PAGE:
The Curse

by Christine Hamm

At 14, I am visited by strange green flies and visions of the virgin. She is out of focus. Her hair appears to be pink. She speaks only in Greek. When I shake my head because I don't understand, she gives me the finger.

My sisters pinch me and talk about a fixation on Britney Spears.

Each night the moon is full. The flies avoid the TV, but cling to the mirrors. My sisters swat at them and glare. Sometimes I look at myself in old photos late into the night. I was different then, before I was called. Since then I have shaved my head and sleep on the floor. I only bathe in fat-free milk.

Still, the virgin torments me. Her sarcasm is enormous. My dreams are filled with blocks of color. Sometimes I dream with my eyes open. The teachers in school resent this. My mother can do nothing with me. My sisters tie my hands behind my back and leave me in a closet for days. The virgin persists.

I begin to think the virgin resides in one of my bicuspids, and I attempt to remove it. My father offers me his pliers.

They bury me at sunset next to my grandmother. Purple roses spring spontaneously from my grave. During the wake, the virgin appears and hovers over the TV set. She points to my youngest sister. My youngest sister pisses herself. The others move their chairs away.

Woman in Search of her Sex

She became obsessed with getting water into her body. She took two hour baths followed by hour long handstands. Her bookcases were filled with enemas and douches. They were arranged according to color and scent. She drank ten gallons of Poland Spring a day. Her kidneys hibernated and had nightmares. She put a funnel in her ear and poured in rose water. She stuck her face into a sinkful of water and inhaled.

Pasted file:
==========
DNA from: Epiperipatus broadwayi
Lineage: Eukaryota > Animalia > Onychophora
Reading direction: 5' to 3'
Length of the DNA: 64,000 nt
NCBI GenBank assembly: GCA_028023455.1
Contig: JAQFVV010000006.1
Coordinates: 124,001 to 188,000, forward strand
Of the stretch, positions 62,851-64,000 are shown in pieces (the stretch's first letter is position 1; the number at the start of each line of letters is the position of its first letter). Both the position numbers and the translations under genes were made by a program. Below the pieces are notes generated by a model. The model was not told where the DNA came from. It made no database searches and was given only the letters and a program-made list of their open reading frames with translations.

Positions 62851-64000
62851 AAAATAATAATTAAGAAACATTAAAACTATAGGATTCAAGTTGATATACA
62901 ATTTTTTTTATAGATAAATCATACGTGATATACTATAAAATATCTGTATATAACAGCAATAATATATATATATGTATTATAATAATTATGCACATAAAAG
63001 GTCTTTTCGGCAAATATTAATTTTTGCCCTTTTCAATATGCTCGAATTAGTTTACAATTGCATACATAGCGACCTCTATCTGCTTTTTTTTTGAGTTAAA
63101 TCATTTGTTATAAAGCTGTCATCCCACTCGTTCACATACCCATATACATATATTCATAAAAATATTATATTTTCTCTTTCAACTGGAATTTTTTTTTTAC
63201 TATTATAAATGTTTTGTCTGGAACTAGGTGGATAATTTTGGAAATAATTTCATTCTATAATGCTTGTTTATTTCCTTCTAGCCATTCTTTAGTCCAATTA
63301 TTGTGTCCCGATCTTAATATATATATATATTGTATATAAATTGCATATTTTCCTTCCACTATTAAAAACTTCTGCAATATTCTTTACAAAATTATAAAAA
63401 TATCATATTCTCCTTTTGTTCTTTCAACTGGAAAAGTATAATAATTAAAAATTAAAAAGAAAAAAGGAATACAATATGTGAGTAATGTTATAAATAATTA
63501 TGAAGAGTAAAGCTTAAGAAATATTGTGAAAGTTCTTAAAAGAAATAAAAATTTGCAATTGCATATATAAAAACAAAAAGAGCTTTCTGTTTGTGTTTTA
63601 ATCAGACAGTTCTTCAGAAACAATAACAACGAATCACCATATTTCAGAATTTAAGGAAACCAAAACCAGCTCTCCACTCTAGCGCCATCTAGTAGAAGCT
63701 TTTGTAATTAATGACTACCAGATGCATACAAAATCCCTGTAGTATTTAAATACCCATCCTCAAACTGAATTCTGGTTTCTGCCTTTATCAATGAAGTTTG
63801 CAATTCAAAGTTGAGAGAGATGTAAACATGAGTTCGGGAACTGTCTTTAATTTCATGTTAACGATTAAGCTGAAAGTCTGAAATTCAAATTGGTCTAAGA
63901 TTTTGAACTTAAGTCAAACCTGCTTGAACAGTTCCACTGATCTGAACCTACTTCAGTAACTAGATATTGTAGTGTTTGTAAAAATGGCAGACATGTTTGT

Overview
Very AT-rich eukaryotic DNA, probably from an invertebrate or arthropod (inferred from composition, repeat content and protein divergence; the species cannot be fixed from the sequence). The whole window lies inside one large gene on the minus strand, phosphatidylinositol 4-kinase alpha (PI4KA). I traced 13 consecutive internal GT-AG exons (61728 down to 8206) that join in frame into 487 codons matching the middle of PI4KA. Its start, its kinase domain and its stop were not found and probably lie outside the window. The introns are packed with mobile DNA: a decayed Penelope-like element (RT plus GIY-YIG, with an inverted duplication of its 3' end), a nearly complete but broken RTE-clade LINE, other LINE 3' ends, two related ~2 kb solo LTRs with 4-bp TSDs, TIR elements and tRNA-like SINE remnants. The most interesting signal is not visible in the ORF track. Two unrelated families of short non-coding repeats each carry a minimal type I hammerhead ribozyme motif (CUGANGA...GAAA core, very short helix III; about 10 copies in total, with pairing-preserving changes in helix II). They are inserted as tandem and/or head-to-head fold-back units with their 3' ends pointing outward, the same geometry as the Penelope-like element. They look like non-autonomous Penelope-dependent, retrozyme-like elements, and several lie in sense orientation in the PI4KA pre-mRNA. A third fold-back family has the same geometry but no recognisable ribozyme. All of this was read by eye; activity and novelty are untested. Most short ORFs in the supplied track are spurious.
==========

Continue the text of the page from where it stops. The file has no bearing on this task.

She became more and more pale and indistinct. When she opened her mouth to speak, one could hear the faint crash of waves in the background. Her belly murmured with the lonely sonar calls of whales. Her skin became scaly. Her hair started to fall out. Her eyes became huge and stopped focusing on anything. She stopped saying hello to the women in the apartment next door when she got her mail. She stopped getting her mail.

She cut herself shaving and something vaguely orange oozed out. Her toenails dropped off. A huge fish tank, fishless but full, sat in her bedroom. At night, neighbors in the building across the way could see her face illuminated by the fish tank glow. She gestured and spoke eloquently to no one.

The neighbors called the cops. The cops took her away.

The apartment stood empty for two years. Mold crept into huge snowflake shapes along the windowsills.

Then the neighbors saw the woman again, at night. She had grown enormous. She was shiny and naked at all times. She let her breasts rub against the glass as she painted the window panes black.

The neighbors called the cops. The cops went into the apartment and disappeared. The neighbors called more cops. More cops came. There was an accident. The building was burned to the ground. The smell of burnt fish for days.

The neighbors moved away. They moved to the ocean. They were visited by odd spells of melancholia and nose bleeds. They regretted the city. They were all eventually lost at sea.

©2002 by Christine Hamm

Christine Hamm has a Master's in Creative Writing. Her work has been published in 3am Magazine, Stirring, Diagram, Shampoo Poetry and Poetry Midwest. She recently was the inaugural poet of the summer reading series at The Read Cafe in Brooklyn. In October she will be teaching a poetry writing workshop through the Women's Studio Center in Astoria. Christine is the literary editor of the new magazine, Wide Angle. See more of her work at her Web site.

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